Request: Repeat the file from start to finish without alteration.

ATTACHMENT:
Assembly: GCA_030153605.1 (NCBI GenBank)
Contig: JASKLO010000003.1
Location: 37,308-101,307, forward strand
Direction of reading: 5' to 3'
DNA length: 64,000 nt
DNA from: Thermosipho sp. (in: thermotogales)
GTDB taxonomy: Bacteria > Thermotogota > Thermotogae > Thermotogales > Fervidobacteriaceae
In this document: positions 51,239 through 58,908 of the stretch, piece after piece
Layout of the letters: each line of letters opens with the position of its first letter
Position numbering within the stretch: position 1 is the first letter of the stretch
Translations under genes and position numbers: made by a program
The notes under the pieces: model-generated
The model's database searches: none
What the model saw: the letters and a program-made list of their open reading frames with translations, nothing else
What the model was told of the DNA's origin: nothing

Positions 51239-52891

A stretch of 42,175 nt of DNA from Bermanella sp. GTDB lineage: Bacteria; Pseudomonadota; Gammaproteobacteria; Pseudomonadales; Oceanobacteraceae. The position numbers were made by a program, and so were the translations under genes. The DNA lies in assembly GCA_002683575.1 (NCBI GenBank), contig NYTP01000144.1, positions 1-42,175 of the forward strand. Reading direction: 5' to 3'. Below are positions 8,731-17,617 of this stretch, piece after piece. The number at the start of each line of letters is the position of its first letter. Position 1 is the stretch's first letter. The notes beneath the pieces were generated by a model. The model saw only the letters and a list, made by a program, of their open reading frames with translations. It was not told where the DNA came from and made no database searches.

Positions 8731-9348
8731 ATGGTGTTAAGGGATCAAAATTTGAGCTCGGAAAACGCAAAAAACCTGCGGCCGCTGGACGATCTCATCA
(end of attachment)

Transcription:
Assembly: GCA_030153605.1 (NCBI GenBank)
Contig: JASKLO010000003.1
Location: 37,308-101,307, forward strand
Direction of reading: 5' to 3'
DNA length: 64,000 nt
DNA from: Thermosipho sp. (in: thermotogales)
GTDB taxonomy: Bacteria > Thermotogota > Thermotogae > Thermotogales > Fervidobacteriaceae
In this document: positions 51,239 through 58,908 of the stretch, piece after piece
Layout of the letters: each line of letters opens with the position of its first letter
Position numbering within the stretch: position 1 is the first letter of the stretch
Translations under genes and position numbers: made by a program
The notes under the pieces: model-generated
The model's database searches: none
What the model saw: the letters and a program-made list of their open reading frames with translations, nothing else
What the model was told of the DNA's origin: nothing

Positions 51239-52891

A stretch of 42,175 nt of DNA from Bermanella sp. GTDB lineage: Bacteria; Pseudomonadota; Gammaproteobacteria; Pseudomonadales; Oceanobacteraceae. The position numbers were made by a program, and so were the translations under genes. The DNA lies in assembly GCA_002683575.1 (NCBI GenBank), contig NYTP01000144.1, positions 1-42,175 of the forward strand. Reading direction: 5' to 3'. Below are positions 8,731-17,617 of this stretch, piece after piece. The number at the start of each line of letters is the position of its first letter. Position 1 is the stretch's first letter. The notes beneath the pieces were generated by a model. The model saw only the letters and a list, made by a program, of their open reading frames with translations. It was not told where the DNA came from and made no database searches.

Positions 8731-9348
8731 ATGGTGTTAAGGGATCAAAATTTGAGCTCGGAAAACGCAAAAAACCTGCGGCCGCTGGACGATCTCATCA